San Bernardino County supervisors urged to secede from California – San Bernardino Sun

A real estate developer is hoping San Bernardino County residents are so sick of Sacramento that they will vote to leave California entirely, and turn the county into a new state, possibly called “Empire.”

“With the way things are in California right now, I don’t know if there’s any hope for California,” Rancho Cucamonga developer Jeff Burum said Tuesday, July 26.

At the Board of Supervisors meeting Tuesday, Burum asked officials to put an advisory measure on the Nov. 8 ballot.

“Do you support having the San Bernardino County Board of Supervisors and all federal and state elected officials representing citizens within San Bernardino County to seek the approval of Congress and the State Legislature to form a State Separate from California,” Burum’s proposed measure reads.

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If successful, Empire would be the first new state since Hawaii was established in 1959, and the first carved out of another state since West Virginia left Virginia in 1863.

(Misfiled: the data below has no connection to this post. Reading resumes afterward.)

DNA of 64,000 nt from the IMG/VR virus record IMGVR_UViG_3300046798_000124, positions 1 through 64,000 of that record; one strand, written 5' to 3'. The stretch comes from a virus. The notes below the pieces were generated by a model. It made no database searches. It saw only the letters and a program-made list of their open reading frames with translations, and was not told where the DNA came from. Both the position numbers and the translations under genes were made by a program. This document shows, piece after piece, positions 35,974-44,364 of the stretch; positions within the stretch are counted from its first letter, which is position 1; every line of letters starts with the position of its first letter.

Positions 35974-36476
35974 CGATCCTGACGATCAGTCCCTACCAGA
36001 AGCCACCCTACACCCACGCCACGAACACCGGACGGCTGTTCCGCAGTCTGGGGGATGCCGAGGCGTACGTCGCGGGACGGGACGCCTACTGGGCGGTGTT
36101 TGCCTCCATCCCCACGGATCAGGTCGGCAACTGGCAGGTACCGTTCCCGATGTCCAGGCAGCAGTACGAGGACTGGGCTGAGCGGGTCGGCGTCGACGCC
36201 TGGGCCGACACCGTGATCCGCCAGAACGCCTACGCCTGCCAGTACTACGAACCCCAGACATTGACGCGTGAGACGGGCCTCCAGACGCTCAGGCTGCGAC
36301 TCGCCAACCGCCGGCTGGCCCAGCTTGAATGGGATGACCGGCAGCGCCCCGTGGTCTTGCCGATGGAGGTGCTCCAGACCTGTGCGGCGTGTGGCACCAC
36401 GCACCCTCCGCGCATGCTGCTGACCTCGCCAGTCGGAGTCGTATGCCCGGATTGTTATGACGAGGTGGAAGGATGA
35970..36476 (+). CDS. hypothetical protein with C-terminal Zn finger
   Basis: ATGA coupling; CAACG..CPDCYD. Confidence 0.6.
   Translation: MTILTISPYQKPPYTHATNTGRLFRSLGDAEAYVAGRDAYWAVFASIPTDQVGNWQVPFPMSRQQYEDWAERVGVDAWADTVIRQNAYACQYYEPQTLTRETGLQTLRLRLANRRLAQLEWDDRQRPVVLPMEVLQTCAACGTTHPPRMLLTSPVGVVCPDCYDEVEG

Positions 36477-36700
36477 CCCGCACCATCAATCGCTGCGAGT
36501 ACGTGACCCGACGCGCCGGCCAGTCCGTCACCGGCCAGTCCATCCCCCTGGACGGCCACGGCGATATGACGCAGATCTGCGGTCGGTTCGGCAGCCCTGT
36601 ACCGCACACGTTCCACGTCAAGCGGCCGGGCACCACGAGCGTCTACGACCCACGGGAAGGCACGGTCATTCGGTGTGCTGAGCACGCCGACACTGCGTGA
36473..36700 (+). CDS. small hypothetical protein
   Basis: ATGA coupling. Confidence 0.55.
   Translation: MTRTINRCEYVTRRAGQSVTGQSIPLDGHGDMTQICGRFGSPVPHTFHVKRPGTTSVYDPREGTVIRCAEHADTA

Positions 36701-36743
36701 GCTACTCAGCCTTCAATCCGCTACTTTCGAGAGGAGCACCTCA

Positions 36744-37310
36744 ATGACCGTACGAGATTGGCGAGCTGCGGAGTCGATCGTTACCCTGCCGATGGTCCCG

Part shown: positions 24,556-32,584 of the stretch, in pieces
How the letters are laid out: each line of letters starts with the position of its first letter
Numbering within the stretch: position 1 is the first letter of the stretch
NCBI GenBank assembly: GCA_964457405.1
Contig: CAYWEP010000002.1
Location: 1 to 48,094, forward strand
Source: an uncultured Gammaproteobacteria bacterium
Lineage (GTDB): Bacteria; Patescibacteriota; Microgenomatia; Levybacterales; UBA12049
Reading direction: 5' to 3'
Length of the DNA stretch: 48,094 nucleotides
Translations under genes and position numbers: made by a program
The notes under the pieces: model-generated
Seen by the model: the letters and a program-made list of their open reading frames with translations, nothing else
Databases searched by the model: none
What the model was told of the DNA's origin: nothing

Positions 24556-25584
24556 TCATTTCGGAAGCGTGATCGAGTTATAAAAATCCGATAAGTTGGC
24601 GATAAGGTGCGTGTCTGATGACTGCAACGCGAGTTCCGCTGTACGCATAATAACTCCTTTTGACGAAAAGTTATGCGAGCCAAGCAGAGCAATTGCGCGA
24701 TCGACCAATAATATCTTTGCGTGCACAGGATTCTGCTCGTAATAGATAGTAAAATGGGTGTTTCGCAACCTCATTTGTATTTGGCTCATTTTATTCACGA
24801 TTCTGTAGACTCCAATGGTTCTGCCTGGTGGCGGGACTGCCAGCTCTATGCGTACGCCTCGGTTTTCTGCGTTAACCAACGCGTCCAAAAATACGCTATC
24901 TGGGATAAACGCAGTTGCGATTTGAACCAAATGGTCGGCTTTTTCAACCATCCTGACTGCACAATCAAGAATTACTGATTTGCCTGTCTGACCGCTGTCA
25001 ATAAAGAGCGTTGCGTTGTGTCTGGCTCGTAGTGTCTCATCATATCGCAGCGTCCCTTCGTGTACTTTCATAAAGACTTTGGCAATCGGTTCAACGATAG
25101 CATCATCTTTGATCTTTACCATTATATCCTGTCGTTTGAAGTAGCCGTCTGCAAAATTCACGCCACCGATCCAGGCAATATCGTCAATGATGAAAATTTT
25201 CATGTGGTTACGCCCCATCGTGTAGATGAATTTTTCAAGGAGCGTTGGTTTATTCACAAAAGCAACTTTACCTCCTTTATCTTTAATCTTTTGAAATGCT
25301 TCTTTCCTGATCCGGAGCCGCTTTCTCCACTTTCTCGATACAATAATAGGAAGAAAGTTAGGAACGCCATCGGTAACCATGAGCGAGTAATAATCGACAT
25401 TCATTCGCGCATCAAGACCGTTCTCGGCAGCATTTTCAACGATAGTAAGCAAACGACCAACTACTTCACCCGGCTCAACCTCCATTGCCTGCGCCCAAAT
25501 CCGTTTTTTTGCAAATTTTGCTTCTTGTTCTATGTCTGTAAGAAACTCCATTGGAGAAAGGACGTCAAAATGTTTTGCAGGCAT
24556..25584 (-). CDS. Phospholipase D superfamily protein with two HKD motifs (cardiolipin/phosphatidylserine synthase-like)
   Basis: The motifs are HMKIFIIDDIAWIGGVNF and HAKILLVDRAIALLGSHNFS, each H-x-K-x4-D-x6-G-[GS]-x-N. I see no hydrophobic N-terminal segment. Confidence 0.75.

Burum said California state officials are ineffective and disconnected from the needs of Inland Empire residents.

“They’re not serious about the issues,” he said after the meeting. “They’re not trying to change anything. They’re just playing politics, trying to look good, sound good, so they can get reelected.”

Frustrated by the obstacles to getting houses built in particular, Burum said he wanted to do something.

“I don’t like to be one of these guys who sit around on a country club patio and complain about the way things are, unless you want to do something about it,” he said.

And “doing something,” in this case, means washing his hands of the Golden State, which he says treats inland California “like a slum,” putting prisons in the region but not, say, the infrastructure needed to build more houses.

“I think that California has become so large that it’s impractical to save the entire state. We’re the highest tax state in the entire union,” Burum said. “You’d think that, with that, we’d have the highest level of services, but we don’t.”

If voters in San Bernardino County go for the proposed ballot measure, Burum thinks more might join them.

“I’m sure that other counties that are being left behind in terms of entitlements might want to join in,” he said.

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